Melilotus albus Medik.
Melilotus alba Medik. (Spelling variant)
Melilotus argutus Rchb.
Melilotus leucanthus DC.
Melilotus melanospermus Ser.
Melilotus vulgaris Willd.
sweetclover, Bokhara-clover, honey-clover, melilot
 Link to USDA Forest Service note on the taxonomic relationship between Melilotus officinalis and M. alba - "...While some systematists treat white sweetclover (Melilotus alba) Medik. and yellow sweetclover (Melilotus officinalis) (L.) Lam. as distinct species ([116,231], Isely 1990 cited in ), others suggest they are not distinct and recognize only one species, Melilotus officinalis (, van der Meyden personal communication cited in ). Other systematists suggest recognizing both species, since they have been identified as such for over 200 years , and Barneby  reports that the 2 species are genetically incompatible..."
- Moss, Flora of Alberta – Common
- Global Invasive Species Database – Yes
- NatureServe Rank – No
- Haber, Upland – Moderate
- Haber, Wetland – No
- CWF, Status & Invasive Range – Low, BC, SK, AB, MB, ON, QC, NF
- Alberta Revegetation Guidelines – Invasive agronomic: invasive in dry prairie, persistent elsewhere
- The Nature Conservancy – Yes, w/ ESA
- CBCN – Low
- AB Weed – No
At one time, Sweetclovers were widely cultivated for nitrogen fixation and forage production. They are little used as forage, since they contain coumarin, which converted by mold becomes dicoumarol, an anticoagulant, which sometimes caused death of livestock consuming silage or hay made from them.
Edible: flowers and leaves can be used to make tea, leaves can be eaten raw or boiled, seeds can be added to stews or soups for flavor, dried crushed leaves give baked goods a vanilla-like flavor, and flowers and fruits are used to flavor cheese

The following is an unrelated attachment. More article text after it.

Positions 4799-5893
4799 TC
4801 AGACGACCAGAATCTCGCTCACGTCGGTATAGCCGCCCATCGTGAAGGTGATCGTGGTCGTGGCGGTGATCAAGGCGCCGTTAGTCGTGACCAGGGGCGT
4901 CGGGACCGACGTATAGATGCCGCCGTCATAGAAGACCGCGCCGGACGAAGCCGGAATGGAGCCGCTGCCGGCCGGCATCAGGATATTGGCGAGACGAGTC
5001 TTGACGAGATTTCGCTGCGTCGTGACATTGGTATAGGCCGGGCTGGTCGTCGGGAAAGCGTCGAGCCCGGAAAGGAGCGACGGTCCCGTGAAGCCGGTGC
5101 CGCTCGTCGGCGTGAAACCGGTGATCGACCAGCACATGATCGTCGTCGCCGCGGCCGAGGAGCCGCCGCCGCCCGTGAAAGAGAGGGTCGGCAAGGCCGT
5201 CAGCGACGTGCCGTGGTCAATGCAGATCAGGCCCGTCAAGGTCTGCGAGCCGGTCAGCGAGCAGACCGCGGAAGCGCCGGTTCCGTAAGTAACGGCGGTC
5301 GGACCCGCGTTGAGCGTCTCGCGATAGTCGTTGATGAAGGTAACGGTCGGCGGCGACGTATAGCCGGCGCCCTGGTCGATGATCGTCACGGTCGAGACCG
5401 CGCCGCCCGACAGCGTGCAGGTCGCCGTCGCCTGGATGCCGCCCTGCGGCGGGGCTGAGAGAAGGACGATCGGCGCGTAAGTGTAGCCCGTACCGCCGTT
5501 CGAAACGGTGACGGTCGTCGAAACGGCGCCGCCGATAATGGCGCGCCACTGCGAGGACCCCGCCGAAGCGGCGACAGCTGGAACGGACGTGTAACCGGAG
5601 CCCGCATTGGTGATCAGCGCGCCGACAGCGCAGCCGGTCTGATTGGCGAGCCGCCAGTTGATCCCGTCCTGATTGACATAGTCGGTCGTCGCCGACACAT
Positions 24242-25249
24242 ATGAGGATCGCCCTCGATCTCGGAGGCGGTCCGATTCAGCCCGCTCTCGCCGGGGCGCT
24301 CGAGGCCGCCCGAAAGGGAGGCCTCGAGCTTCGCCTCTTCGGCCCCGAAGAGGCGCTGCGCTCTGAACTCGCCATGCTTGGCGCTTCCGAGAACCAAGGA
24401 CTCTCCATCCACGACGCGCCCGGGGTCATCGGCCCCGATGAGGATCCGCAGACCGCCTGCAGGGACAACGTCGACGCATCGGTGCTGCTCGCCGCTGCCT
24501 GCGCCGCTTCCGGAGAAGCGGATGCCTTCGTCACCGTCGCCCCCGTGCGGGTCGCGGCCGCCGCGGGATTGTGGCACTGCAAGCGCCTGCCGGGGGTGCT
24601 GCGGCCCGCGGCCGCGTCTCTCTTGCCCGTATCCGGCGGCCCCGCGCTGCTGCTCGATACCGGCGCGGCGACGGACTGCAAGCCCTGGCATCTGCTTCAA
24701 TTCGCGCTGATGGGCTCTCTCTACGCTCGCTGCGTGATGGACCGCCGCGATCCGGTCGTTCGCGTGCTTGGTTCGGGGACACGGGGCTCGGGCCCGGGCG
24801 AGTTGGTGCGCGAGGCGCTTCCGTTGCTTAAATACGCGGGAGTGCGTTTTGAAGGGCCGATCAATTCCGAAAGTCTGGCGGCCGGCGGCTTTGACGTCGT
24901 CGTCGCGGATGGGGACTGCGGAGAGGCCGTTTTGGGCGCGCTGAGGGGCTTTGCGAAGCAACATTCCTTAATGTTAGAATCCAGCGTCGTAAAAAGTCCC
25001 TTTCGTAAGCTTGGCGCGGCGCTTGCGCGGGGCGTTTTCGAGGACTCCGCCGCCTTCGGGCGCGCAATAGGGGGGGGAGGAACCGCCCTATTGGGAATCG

Link to Wikipedia, Melilotus albus - "...White sweet clover is native to Europe and Asia. It was introduced to North America in the 17th century for cattle forage purposes and is now widespread throughout Canada and the United States, where it has become invasive and can outcompete native plant species. White sweet clover can grow up to 2 meters in height and can produce abundant amounts of seeds that readily float and disperse in water. This has allowed the plant to colonize natural habitat such as riparian areas all across much of North America..."
 Link to USDA Plants Profile for Melilotus officinalis (L.) Lam. (profile includes M. albus)
 Link to bugwood.org, profile for Melilotus albus
 Link to ISSG Global Invasive Species Database entry for Melilotus alba (Medikus)